Resilient, But Negligent

Residences at Brgy. San Francisco, Guinobatan, Albay still struggle due to the aftermath of Typhoon Rolly on October 2020. They are forced to leave their homes because of the present condition of their barangay.

Photo by Ralph Rebua

DREADFUL AS IT WAS, we have been devastated by catastrophic calamities in 2020. Of course, this has been a normal phase for Filipinos every single year since we are situated in a region where earthquakes, volcanic eruptions, and typhoons are normal. In short, we are used to it. We are used to endless babbling of politicians that we are strong and we can surpass anything, we are used to unprepared tactics, inefficient leaders, and everything that is less because we are made to believe that we are resilient and we can move on from anything that devastated us.

Well, that should not be the case, because we, Filipinos, deserve more than this political satire. We can’t be resilient and at the same time negligent. Before the year ends, Bicol experienced a series of typhoons. The biggest of the year, Rolly, targeted mainland Bicol leaving its provinces totally wrecked and the citizens homeless. An excruciating lahar flow and flood in Guinobatan claimed lives including a BU Student. It was allegedly caused by quarrying at the foot of Mt. Mayon, and the grave truth is, it was also the case 14 years ago when more than a thousand fatalities were recorded at Legazpi City.

It simply means, we haven’t learned that much from previous events since we can always move on and easily forget about the occurrence. The government should have anticipated the event, it’s either the quarrying should stop or relocation of these families from dangerous zones have made a priority. Even when we stop pointing fingers, the fact that a super typhoon is coming, the worst-case scenario must have been foreseen by citizens and politicians alike. Since Filipinos are brainwashed by our own resiliency, we are also guilty relying on this. We are not cats who have seven lives, we are humans, planning and thinking ahead is our advantage when facing natural calamities. We cannot always start from scratch and begin again because we can always prepare.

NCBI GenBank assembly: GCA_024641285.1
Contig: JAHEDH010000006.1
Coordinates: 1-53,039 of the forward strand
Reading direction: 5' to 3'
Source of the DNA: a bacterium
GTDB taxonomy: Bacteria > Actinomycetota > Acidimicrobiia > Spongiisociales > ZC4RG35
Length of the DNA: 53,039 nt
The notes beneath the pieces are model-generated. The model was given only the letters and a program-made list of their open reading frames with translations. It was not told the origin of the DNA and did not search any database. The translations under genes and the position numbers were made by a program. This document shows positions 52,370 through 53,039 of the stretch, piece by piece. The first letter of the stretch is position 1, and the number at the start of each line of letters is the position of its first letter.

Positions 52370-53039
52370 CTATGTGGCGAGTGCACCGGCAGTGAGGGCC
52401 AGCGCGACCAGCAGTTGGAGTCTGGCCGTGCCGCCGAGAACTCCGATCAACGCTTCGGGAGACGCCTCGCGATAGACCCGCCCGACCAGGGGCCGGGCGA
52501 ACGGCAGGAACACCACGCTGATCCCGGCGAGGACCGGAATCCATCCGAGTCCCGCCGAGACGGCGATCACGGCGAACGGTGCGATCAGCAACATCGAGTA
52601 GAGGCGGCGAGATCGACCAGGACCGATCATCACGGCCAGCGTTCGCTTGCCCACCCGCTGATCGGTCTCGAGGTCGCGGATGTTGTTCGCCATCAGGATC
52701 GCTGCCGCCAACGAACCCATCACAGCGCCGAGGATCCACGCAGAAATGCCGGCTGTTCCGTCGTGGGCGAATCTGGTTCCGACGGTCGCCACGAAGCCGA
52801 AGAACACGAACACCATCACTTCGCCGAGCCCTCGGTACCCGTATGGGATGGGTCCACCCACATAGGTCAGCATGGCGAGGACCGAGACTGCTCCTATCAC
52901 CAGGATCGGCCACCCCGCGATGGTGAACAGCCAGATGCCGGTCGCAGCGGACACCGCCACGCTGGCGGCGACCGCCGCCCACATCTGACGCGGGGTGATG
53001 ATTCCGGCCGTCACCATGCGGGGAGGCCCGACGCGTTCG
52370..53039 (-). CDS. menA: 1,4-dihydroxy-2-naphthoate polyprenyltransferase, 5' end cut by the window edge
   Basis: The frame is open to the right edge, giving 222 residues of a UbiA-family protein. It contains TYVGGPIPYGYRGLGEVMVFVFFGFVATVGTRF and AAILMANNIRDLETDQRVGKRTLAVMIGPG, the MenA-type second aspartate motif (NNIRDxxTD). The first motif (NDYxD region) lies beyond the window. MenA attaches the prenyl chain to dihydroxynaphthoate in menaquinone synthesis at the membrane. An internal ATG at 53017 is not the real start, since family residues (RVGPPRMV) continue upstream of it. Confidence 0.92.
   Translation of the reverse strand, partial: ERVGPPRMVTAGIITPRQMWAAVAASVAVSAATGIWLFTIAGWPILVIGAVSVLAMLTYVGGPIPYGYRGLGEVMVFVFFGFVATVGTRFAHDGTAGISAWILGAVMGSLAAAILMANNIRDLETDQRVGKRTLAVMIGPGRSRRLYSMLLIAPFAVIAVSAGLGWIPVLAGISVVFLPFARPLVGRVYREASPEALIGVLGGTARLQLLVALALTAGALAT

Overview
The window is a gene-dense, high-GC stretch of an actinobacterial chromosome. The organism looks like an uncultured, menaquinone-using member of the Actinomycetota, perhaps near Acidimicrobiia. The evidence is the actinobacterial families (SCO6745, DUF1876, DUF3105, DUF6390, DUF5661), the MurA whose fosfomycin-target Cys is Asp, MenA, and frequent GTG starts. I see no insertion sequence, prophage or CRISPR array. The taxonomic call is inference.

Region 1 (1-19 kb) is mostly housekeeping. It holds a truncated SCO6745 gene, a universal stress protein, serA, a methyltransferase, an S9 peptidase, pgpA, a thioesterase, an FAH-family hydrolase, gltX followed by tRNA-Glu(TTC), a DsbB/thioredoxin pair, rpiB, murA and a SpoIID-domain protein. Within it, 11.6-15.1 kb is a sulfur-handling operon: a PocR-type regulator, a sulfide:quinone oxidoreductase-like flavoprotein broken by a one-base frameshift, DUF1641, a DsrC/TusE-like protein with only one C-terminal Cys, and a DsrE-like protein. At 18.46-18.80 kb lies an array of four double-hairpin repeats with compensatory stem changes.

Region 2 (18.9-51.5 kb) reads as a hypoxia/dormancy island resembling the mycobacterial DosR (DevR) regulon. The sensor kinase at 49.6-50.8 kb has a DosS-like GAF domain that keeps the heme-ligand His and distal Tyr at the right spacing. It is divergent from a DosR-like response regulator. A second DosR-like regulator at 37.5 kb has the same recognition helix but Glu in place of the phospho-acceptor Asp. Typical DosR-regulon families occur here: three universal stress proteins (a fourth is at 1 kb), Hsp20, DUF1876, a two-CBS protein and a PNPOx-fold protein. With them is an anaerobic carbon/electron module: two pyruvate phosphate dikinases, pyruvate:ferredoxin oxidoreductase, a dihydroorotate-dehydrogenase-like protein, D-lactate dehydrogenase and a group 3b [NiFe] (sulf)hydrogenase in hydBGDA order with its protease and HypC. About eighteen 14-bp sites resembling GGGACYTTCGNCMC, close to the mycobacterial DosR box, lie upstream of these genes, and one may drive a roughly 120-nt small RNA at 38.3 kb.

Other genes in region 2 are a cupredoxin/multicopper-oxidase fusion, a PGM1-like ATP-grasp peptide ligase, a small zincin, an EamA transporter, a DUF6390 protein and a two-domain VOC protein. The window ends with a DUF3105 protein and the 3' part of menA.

Conversely, the government enactment plays a huge counterpart. A lot of citizens blame their Local Government Units (LGUs) for negligence. Cagayan flood surprised the entire nation as homes were submerged in water and thousand of families are affected. Even the event was said to be unexpected since it was the worst in 40 years, response should come fast enough because there are funds allotted for disasters.

But according to Commission of Audit (COA), there is an underspending as the province does not have the equipments required under minimum standards for disaster preparedness. In the end, Duterte defended LGUs and said they have responded well and there are orders given. If Yolanda’s negligence was to the Aquino’s administration, it was Rolly and Ullysses that caught Duterte’s incompetence. It was grave delinquency coming from our leaders that has been consistent, never the genuine care for the people.

Sure, we can concede to the fact that we are strong and flexible humans tested by time and trained by the Pacific Ring of Fire. But having these characteristics doesn’t mean we are immortals and demigods of the Pacific like Moana’s Maui, because in reality, we are citizens of a democratic republic that deserves merit and value from our leaders whom we entrusted tax payer’s money.

Resiliency should not be the means, it’s just an additional advantage of our citizens that must not be taken for granted. Grave negligence is the chain that needs to be cut to free ourselves from these rotten beliefs that we can surpass anything, it may be true, but the grim reaper can be the one waiting for us.

𝙒𝙧𝙞𝙩𝙩𝙚𝙣 𝙗𝙮 𝘿𝙚𝙣𝙫𝙚𝙧 𝙂𝙤𝙙𝙚𝙯𝙖𝙣𝙤
𝙋𝙪𝙗𝙡𝙞𝙨𝙝𝙚𝙙 𝙙𝙖𝙩𝙚: 𝙅𝙪𝙣𝙚, 2020